Code release: Random Ball Cover (RBC) for fast nearest neighbor

Hi All,

I’m happy to announce the release of the Random Ball Cover (RBC)
package for performing nearest neighbor search on the GPU. The RBC
is new randomized metric data structure designed explicitly for
massively parallel systems. The basics of the data structure, along
with some GPU implementation details, are described in a paper that
will apear at the ADMS workshop (at the Very Large Databases
conference):

L. Cayton, A nearest neighbor data structure for graphics hardware.

The performance of the RBC is quite promising. One experiment that is
in the paper: I ran the code on a database from robotics that contains
1 million points, each of which is 21-dimensional. On the database, I
was able to find the nearest neigbor for 1 million queries in under 4
seconds.

I tried to keep the code as simple and clean as possible. At present,
the CUDA kernels are not highly optimized, but I plan to release a
more tuned version sometime soon. I am also actively expanding the
functionality of the code. If anyone is interesting in getting
involved, please contact me!

The code and paper are available from my website:
http://people.kyb.tuebingen.mpg.de/lcayton/

I’m happy to hear any suggestions/ideas/comments.

Well congratulations, a google search for “random ball cover” returns your google code project page in the top position.

However I’d have preferred if Google had showed me a Wikipedia explaining this algorithm - or your paper even ;)

Christian

Well congratulations, a google search for “random ball cover” returns your google code project page in the top position.

However I’d have preferred if Google had showed me a Wikipedia explaining this algorithm - or your paper even ;)

Christian

Hi All,

I just released a new version of the RBC library. This update adds support
for k-nearest neighbor (NN) search (as opposed to just 1-NN search).

This addition required a substantial rewrite of a couple of basic
kernels. The code now contains a manually-implemented
(Batcher) sorting network which operates in shared memory.
Additionally, the reduction phase of NN search (both in the basic
brute-force version, and in the data structure-based search) is now
implemented as a sorting network merge.

This method is quite fast, and is also memory-efficient; in
particular, it does not require a full set of distances to be stored
in memory, which can be problematic on large data sets.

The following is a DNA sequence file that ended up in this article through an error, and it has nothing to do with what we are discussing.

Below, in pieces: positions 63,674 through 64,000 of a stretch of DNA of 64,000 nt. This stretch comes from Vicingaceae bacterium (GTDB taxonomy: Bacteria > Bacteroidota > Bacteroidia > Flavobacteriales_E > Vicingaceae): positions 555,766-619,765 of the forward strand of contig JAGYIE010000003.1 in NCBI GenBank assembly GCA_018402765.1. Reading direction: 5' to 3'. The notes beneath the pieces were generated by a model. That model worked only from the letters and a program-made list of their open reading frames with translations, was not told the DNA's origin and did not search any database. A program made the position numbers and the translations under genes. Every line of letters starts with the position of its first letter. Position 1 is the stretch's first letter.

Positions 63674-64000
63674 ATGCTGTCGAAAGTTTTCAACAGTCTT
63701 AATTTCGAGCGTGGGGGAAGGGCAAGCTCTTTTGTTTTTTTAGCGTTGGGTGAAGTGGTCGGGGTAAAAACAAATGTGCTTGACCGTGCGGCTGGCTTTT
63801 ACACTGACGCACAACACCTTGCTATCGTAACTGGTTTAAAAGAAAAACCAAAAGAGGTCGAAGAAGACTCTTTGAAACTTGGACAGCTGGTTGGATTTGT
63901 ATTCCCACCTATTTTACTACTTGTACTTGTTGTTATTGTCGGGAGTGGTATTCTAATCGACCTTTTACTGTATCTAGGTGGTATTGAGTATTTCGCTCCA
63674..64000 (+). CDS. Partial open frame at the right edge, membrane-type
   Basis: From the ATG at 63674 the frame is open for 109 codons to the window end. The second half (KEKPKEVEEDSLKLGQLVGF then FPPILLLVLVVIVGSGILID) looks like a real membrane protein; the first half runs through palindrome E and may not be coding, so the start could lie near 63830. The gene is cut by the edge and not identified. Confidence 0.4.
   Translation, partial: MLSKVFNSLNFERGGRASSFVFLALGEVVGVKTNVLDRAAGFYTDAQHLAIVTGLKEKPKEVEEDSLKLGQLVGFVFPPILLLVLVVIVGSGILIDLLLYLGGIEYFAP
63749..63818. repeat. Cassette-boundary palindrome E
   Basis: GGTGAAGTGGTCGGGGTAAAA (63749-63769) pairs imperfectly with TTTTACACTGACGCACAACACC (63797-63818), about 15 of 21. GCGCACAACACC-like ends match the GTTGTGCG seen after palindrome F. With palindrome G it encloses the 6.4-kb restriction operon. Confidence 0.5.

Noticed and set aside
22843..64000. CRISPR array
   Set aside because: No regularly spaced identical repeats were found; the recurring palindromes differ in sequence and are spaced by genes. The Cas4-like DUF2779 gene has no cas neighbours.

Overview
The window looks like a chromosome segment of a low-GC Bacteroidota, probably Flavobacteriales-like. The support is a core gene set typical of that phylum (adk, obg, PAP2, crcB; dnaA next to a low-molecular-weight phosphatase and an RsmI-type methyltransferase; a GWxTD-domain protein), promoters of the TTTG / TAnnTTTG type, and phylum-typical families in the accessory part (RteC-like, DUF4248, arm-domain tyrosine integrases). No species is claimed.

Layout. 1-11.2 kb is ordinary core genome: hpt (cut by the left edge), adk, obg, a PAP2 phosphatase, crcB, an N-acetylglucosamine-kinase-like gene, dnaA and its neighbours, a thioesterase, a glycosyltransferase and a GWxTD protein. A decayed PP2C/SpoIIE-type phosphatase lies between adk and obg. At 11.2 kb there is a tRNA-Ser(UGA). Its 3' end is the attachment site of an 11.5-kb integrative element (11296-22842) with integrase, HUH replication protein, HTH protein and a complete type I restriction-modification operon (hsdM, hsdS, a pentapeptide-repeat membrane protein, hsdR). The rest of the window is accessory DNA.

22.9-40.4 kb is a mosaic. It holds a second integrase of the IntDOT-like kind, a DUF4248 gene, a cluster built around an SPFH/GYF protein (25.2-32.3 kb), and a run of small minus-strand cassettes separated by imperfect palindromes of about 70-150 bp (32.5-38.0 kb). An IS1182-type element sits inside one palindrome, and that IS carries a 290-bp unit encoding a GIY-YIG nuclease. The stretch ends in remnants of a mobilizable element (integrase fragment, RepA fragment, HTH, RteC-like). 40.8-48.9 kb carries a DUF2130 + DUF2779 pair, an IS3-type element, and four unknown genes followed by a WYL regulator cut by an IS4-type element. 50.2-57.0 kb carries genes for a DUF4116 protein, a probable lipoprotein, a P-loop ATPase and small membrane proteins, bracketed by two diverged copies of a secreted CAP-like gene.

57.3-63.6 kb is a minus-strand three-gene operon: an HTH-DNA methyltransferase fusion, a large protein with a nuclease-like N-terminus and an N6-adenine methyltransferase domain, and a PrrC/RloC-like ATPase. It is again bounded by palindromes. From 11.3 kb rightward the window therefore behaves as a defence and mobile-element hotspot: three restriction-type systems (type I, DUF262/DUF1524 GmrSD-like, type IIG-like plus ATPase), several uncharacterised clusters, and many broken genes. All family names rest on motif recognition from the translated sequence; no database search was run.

http://people.kyb.tuebingen.mpg.de/lcayton/

enjoy!
lawrence

Hi All,

I just released a new version of the RBC library. This update adds support
for k-nearest neighbor (NN) search (as opposed to just 1-NN search).

This addition required a substantial rewrite of a couple of basic
kernels. The code now contains a manually-implemented
(Batcher) sorting network which operates in shared memory.
Additionally, the reduction phase of NN search (both in the basic
brute-force version, and in the data structure-based search) is now
implemented as a sorting network merge.

This method is quite fast, and is also memory-efficient; in
particular, it does not require a full set of distances to be stored
in memory, which can be problematic on large data sets.

http://people.kyb.tuebingen.mpg.de/lcayton/

enjoy!
lawrence

How much speed-up does this new version achieve in your one million point matching benchmark over the previous release?

By the way, here’s a direct link to the research paper (for the lazy…)

http://people.kyb.tuebingen.mpg.de/lcayton/rbc-adms.pdf

Christian

How much speed-up does this new version achieve in your one million point matching benchmark over the previous release?

By the way, here’s a direct link to the research paper (for the lazy…)

http://people.kyb.tuebingen.mpg.de/lcayton/rbc-adms.pdf

Christian

That benchmark remains the same; there is new functionality in this release, but this functionality doesn’t affect that benchmark. With that said, I’ll probably release more tuned versions of the kernels at some point. The current performance is pretty good, but can be improved somewhat using the techniques that Volkov & Demmel applied to matrix multiply. On the downside, these optimizations complicate the code.

That benchmark remains the same; there is new functionality in this release, but this functionality doesn’t affect that benchmark. With that said, I’ll probably release more tuned versions of the kernels at some point. The current performance is pretty good, but can be improved somewhat using the techniques that Volkov & Demmel applied to matrix multiply. On the downside, these optimizations complicate the code.

Hi folks,

I’m releasing version 0.2.4 of the RBC code for fast nearest neighbor retrieval on a GPU. This is a fairly minor update: since version 0.2, a few bugs have been fixed, memory leaks caught, and, most importantly, the driver has been simplified considerably. This should make it a bit easier to use.

I recently submitted a paper on the RBC:
L. Cayton, Accelerating nearest neighbor search on manycore systems.

This paper contains the mathematical details underlying the method, and some detailed experimental evaluations, both on a multicore CPU and a GPU. Take a look if you want to understand the method a bit better.

The code and paper are both available from my website:
http://people.kyb.tuebingen.mpg.de/lcayton/

I should have a couple of major new versions in the coming months. enjoy!
lawrence

Hello again,

I’m releasing version 0.2.6 of the Random Ball Cover package. This is another fairly minor release: I found and corrected a few bugs, simplified the driver, cleaned up some code, and added some example input files.

I’ve moved the project over to github at http://github.com/lcayton/RandomBallCover-GPU/. You can also find the latest version for download from my webpage, which has moved to lcayton.com.

best,
lawrence